Propellers 101

A propeller converts the rotary output of a boat’s engine into an accelerated stream of water. This acceleration creates thrust that pushes the boat through the water. To work efficiently, propellers must be properly matched to their engines and transmissions. Other important factors include the boat’s displacement and waterline length and the clearance between the propeller shaft and the bottom
Author:
Publish date:
kiwiprop_flexofold

A propeller converts the rotary output of a boat’s engine into an accelerated stream of water. This acceleration creates thrust that pushes the boat through the water. To work efficiently, propellers must be properly matched to their engines and transmissions. Other important factors include the boat’s displacement and waterline length and the clearance between the propeller shaft and the bottom of the hull. The terms and measurements used to describe a propeller are explained in the figure below. Specifying propellers for particular boats and engines is a job for experts, but owners can still choose between various types and brands.

Fixed Blades

Fixed-blade propellers are strong and cheap. They are most efficient when operating at the rpm and boatspeed they were specified for, and are less efficient under conditions such as motorsailing or powering into headwinds. Fixed blades also create a lot of drag under sail, whether they are locked in place or freewheeling. Sailors are generally better off with folding or feathering propellers that reduce drag and present a smaller, more streamlined shape to the water when sailing. Most folding and feathering props will fit standard propeller shafts and are available in two-, three-, and (in some cases) four-bladed versions.

Folding

Folding propellers (Gori, Martec, Varifold, and Flexofold are a few established brands) have long been popular with racers and are also favored by some cruisers. Some folding props have gears that ensure the blades all open together, but the simplest have blades that pivot independently at the hub. In both cases the blades are pressed backwards by the passing water and nest neatly against one another. When the engine is engaged, the blades are opened by centrifugal force, and in forward gear are held strongly against their stops by thrust pressure. In reverse, the water flow instead tries to fold the blades, so relatively high engine revolutions are needed to hold them open. The performance of folding propellers in reverse is notoriously poor. A rubber band is sometimes fitted to prevent blades opening due to gravity.

Two-bladed folding props have the least drag compared to all other types and are least likely to catch passing weed or debris. Three-bladed versions generally fold less compactly and create a little more drag.

Related

01-Opener-P1090199-copy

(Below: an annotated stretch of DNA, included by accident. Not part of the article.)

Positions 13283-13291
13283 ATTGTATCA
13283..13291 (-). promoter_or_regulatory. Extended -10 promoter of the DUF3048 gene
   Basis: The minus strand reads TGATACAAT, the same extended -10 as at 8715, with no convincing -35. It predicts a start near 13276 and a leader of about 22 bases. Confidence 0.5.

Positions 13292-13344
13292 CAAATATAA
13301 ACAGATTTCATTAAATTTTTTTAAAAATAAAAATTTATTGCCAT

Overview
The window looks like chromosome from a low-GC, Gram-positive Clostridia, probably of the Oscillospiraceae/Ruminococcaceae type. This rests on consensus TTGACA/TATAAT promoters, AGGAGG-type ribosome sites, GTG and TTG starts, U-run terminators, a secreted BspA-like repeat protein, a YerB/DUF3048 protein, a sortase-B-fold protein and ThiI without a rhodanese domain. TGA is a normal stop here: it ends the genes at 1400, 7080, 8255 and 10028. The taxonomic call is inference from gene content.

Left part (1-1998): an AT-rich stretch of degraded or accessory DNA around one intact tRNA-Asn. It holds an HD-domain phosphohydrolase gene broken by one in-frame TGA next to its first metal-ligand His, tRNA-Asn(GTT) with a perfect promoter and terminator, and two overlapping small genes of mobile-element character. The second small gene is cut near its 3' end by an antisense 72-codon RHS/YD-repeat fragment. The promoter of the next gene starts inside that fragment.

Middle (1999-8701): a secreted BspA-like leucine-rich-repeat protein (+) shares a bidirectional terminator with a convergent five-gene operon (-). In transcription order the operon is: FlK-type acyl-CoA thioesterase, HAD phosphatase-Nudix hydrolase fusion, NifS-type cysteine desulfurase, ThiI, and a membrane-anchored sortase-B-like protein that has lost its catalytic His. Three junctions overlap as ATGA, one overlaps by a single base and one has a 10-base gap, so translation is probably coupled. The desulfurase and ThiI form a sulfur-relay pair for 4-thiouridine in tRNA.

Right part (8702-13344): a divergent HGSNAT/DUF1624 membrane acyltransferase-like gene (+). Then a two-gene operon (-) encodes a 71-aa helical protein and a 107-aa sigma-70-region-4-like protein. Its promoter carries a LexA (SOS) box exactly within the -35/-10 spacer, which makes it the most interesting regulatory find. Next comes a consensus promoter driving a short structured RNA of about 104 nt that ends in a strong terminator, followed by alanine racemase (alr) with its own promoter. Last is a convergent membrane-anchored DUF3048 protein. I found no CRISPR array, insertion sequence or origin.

The Great Schooner Race

I arrived in Rockland, Maine, on an early afternoon in July with a backpack, my camera and little else. Though traveling to an unfamiliar place to race with a crew of strangers has been a common theme in my sailing career, I had no idea what to expect from the massive wood and ...read more

westonsquallpic

Cruising: Camaraderie in the Squall

Darkness had fallen and the howling wind almost drowned out the voices coming over the VHF radio. “Lights on! Blow horns!” “Make noise to alert the crew!” “Shine the spotlight on the cat by the shore, it’s dragging dangerously near our bow.” These were calls to action, not ...read more

Lagoon-50a

Boat Review: Lagoon 50

Anyone under the impression that change in today’s production catamarans is about little more than cosmetics needs to check out the Lagoon 50—an all-new design that went on to become the winner in the 40 to 50ft cruising multihull category in SAIL’s 2019 Best Boats awards. ...read more

shutterstock_543237994

The Slow Route to Cabo

Each November, cruising boats start leaving California for “a winter of fun in the sun down Mexico way.” And having spent the summer and autumn on a leisurely passage down the West Coast on board Distant Drummer, our Liberty 458 sloop, my husband, Neil, and I were now in San ...read more

MHS-GMR_3549

New Multihulls 2018

Farrier F-22 New Zealander Ian Farrier ushered in a new genre of sailing with his folding-ama trailerable trimarans, the best-known of which are the Corsair designs. Farrier’s last project before he passed away last year was this sweet little tri. Available in three versions, ...read more

shutterstock_373701682

Cruising: Island Comeback

The U.S. Virgins Islands have surged back from the devastation of the 2017 hurricanes, with new infrastructure plans that will benefit charterers and cruisers alike. After hurricanes Irma and Maria roared through the Leeward Islands in September 2017, it was impossible to ...read more